Haplotype diversity at the control region was high with a total of 86 haplotypes found across all 542 individuals. Haplotype diversity (h) and richness was more variable between the 16 sites than microsatellite diversity (Tables 1 and 3). For instance, Midland, Yoakum Dunes WMA, and RPQRR had relatively low haplotype diversity and richness compared to their microsatellite diversities. Despite the variability in mitochondrial diversity there was a positive correlation between haplotype richness and allelic richness (rS = 0.57, P = 0.02). Population subdivision was considerably higher for the mtDNA control region than for the microsatellite loci with 32% of the variance between sites for the control region (ϕPT = 0.32, AMOVA, P = 0.001) and 8% of the variance between sites for the microsatellite loci (ϕPT = 0.08, AMOVA, P = 0.001).
|2||Hueco Tanks SP||W||12||2||1.00||0.49|
|3||Seminole Canyon SP||N||17||9||5.58||0.89|
|8||Yoakum Dunes WMA||N||36||3||0.67||0.11|
|14||Matagorda Island WMA||S||30||1||0.00||0.00|
|New Mexico||16||East New Mexico||N||18||10||6.47||0.85|
Site column is the number corresponding to map locations; cluster column is the population determined by STRUCTURE to which each site belongs: W, west; N, north; S, south; N is number of individuals sampled at each site; H is number of haplotypes; HR is haplotype richness standardized for 10 individuals; and h is haplotype diversity.
For sampling site names, SP, state park; WMA, wildlife management area; CMA, Cross Bar Management Area; Co., county; RRQRR, Rolling Plains Quail Research Ranch.
The control region gene tree revealed two clades between haplotypes found in western areas (New Mexico and far western Texas) and more eastern areas (Fig. 5). The western clade was well supported in this analysis (bs = 80). For the control region, there were a total of ten unique haplotypes in the western clade and 76 haplotypes in the eastern clade. There was an average of 3.91% divergence between the clades (range: 2.01–5.31%), 1.43% divergence within the eastern clade (range: 0.28–2.92%), and 0.08% divergence within the western clade (range: 0.28–1.72%). P. cornutum differed from P. blainvillii by 12.40% (range: 11.31–13.74%). The western haplotypes mainly belonged to individuals with high microsatellite ancestry in the west population (mean ± SE q: 0.97 ± 0.003, n = 28), with the exception of two individuals that had high north ancestry (q = 0.99) and were found in Brewster Co. Within Brewster Co., there were also 21 individuals with high west ancestry (q > 0.90) that had eastern haplotypes, indicating that this region is an area of admixture between the western and eastern mitochondrial clades. We found no evidence for separate mitochondrial clades corresponding to the north and south populations detected by STRUCTURE. Individuals with the eastern haplotypes had microsatellite ancestry within the north, south, and west populations. Control region haplotypes were, however, largely unique to the geographic regions encompassed by the three main nuclear microsatellite populations (west, north, and south) as indicated by the colored symbols in Fig. 5. Only seven of the 86 haplotypes were shared between regions. The south region had the highest haplotype diversity (h = 0.90), followed by the west (h = 0.88), and then the north region (h = 0.72). To compare the three regions, we used the standardized estimate of ϕPT using the method of Hedrick to ensure that ϕPT = 1.0 when populations have non-overlapping sets of haplotypes (Meirmans & Hedrick, 2011). ϕPT was 0.97 (P = 0.001) among the three regions, reflecting the low sharing of haplotypes between them.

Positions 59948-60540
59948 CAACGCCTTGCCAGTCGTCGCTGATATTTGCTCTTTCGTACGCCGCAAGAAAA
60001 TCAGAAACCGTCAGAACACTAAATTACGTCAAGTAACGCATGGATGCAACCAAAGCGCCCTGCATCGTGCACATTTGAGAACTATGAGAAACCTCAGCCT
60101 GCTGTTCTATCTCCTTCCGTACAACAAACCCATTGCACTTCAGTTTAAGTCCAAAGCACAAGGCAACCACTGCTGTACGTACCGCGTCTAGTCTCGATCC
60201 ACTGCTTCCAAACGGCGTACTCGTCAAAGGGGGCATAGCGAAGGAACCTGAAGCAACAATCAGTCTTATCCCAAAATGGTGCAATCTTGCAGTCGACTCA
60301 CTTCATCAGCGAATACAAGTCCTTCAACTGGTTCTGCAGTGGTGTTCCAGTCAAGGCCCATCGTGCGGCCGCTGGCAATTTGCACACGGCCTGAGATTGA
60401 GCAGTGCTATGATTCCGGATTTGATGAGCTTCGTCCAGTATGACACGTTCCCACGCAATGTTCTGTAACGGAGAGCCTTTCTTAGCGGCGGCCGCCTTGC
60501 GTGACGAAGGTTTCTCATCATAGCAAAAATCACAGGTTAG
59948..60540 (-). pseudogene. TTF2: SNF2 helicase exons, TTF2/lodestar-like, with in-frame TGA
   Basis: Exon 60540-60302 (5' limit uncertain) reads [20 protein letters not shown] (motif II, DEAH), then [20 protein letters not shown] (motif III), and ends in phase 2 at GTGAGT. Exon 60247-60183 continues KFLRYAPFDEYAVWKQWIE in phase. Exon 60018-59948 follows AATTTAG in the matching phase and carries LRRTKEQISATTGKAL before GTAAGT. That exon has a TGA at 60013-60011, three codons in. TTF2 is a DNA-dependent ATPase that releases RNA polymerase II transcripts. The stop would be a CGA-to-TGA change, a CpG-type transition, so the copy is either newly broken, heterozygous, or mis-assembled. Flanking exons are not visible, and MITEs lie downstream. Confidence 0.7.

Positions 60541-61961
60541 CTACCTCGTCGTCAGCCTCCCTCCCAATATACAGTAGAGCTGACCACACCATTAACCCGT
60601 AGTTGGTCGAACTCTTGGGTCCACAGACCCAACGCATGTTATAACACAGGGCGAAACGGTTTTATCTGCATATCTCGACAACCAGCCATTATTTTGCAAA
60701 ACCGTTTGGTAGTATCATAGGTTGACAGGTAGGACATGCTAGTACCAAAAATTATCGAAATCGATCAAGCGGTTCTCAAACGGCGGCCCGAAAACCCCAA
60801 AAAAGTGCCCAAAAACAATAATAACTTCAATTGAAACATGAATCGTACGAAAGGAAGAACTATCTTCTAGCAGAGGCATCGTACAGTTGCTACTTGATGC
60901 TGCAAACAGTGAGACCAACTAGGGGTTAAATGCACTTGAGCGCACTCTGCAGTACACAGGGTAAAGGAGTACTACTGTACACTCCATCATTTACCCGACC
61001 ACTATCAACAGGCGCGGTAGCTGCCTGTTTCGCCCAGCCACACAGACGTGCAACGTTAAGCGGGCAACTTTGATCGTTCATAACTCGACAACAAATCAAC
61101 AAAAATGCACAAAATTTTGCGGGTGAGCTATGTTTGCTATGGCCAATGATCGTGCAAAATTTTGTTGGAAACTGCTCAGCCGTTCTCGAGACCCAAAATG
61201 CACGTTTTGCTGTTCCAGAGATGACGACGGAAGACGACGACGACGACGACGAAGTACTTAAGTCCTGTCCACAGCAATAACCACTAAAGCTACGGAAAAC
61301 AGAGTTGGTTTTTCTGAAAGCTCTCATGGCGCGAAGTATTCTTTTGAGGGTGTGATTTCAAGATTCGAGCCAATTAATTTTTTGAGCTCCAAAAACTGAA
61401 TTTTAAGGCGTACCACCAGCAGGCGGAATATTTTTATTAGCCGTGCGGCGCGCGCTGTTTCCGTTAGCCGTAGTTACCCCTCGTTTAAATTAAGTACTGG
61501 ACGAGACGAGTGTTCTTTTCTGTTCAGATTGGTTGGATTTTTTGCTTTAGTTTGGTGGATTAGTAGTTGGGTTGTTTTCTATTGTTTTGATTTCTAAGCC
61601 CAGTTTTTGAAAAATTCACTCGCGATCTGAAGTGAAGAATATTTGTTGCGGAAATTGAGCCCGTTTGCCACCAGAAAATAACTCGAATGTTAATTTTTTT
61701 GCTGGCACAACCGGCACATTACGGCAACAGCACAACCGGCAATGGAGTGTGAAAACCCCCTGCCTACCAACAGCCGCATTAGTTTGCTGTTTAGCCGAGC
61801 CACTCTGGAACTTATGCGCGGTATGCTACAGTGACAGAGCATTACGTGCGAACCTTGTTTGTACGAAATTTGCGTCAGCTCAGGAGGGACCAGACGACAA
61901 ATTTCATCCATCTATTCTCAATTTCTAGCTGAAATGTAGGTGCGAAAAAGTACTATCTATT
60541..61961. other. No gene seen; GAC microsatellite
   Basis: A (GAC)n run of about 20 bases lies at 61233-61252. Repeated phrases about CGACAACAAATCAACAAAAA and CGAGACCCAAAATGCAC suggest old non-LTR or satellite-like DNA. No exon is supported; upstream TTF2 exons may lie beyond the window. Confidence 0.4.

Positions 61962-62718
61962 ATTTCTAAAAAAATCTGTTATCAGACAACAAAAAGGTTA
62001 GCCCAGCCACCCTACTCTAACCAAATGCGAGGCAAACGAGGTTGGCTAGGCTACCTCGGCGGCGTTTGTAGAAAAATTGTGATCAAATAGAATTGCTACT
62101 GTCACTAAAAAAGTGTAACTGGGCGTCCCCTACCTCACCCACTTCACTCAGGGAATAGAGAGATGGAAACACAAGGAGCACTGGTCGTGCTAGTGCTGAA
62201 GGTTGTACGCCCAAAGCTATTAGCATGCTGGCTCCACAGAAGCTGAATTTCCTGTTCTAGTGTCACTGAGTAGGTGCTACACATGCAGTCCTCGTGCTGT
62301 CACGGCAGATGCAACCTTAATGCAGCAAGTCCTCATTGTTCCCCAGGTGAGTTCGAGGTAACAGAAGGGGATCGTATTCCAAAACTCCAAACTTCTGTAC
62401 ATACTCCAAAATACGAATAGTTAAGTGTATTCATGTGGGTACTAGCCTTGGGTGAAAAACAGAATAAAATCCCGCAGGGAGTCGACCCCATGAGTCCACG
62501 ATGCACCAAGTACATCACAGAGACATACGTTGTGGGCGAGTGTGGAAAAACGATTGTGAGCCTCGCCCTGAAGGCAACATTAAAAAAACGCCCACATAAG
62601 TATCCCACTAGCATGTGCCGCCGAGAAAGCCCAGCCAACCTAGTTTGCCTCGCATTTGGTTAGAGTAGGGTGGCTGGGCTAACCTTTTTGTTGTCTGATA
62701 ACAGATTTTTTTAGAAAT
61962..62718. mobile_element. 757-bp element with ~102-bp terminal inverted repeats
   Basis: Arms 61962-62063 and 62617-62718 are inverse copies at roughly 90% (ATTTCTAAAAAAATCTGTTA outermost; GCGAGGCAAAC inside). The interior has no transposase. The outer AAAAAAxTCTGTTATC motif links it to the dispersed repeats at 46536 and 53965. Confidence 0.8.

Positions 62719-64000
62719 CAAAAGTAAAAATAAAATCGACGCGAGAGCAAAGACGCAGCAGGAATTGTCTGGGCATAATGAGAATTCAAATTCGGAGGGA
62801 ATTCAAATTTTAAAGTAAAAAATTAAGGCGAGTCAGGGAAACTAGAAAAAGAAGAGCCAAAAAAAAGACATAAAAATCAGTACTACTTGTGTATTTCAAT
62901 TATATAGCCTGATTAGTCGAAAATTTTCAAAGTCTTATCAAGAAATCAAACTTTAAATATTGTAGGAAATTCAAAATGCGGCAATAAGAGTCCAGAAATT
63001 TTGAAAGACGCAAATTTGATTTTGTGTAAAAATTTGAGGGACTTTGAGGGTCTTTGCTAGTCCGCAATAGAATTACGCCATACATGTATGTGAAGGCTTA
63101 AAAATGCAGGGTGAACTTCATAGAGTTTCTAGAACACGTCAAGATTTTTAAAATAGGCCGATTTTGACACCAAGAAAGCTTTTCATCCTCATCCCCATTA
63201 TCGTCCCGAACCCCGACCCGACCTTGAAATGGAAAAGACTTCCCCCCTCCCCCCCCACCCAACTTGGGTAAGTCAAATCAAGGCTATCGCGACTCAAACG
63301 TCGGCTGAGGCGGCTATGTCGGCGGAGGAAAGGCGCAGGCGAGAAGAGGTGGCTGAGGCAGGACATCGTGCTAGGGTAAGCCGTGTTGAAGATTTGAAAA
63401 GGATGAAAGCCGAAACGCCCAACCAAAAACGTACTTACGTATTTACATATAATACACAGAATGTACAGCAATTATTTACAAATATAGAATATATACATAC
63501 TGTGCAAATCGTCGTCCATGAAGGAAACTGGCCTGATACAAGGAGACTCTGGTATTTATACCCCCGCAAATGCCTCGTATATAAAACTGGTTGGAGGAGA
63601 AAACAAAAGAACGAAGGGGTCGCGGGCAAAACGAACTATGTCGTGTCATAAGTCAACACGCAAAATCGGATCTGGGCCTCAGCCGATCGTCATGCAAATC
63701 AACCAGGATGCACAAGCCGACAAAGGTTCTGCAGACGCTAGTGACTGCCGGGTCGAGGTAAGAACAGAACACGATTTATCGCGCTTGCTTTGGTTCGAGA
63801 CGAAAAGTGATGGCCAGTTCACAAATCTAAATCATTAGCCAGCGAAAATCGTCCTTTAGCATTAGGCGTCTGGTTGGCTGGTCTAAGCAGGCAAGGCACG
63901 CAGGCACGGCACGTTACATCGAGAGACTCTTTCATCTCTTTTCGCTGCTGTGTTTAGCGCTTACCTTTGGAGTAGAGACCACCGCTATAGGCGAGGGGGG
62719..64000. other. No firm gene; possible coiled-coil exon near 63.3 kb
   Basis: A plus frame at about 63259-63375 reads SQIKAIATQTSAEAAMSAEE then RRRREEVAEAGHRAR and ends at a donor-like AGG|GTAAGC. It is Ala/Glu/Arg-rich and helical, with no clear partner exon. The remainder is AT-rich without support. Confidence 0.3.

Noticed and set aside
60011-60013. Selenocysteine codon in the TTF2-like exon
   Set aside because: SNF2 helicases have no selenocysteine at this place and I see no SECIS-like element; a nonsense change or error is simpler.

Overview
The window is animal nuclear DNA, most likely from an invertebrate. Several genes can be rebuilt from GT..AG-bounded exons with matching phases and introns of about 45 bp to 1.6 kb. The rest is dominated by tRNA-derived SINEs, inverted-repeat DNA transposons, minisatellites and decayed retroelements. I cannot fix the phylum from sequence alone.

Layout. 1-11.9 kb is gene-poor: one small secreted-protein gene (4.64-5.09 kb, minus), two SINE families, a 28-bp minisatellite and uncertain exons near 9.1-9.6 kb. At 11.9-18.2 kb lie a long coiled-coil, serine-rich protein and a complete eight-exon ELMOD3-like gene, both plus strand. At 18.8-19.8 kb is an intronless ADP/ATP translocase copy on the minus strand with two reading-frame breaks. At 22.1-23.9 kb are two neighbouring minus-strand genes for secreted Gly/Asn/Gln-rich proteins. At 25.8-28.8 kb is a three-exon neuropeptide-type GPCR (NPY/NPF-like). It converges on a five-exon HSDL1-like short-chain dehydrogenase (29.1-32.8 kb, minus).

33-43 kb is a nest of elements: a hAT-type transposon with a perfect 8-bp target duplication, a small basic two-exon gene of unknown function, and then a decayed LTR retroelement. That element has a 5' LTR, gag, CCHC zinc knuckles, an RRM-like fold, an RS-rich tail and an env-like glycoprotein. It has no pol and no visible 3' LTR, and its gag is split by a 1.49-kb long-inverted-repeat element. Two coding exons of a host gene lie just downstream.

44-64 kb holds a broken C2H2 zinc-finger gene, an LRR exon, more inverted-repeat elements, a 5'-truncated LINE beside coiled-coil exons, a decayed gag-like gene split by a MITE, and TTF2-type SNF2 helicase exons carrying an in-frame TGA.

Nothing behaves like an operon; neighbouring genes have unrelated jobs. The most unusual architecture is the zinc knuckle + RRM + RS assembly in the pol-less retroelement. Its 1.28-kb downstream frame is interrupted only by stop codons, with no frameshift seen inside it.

The ND4 gene tree also revealed two well-supported clades between haplotypes found in western areas (New Mexico and far western Texas) and more eastern areas (Fig. 6). Both the maximum likelihood and Bayesian analyses recovered the same tree topology. There were a total of ten unique haplotypes in the western clade and 21 unique haplotypes in the eastern clade. There was an average of 7.07% divergence between the clades (range: 6.50–7.80%), 0.07% divergence within the eastern clade (range: 0.10–1.70%), and 0.04% divergence within the western clade (range: 0.10–0.60%). P. cornutum differed from P. asio by 16.40% (range: 15.80–16.80%). Similar to the control region, the western clade comprised individuals with high microsatellite ancestry in the west population. Similar to the control region, we did not find separate clades for the ND4 gene that corresponded to the north and south populations detected by STRUCTURE.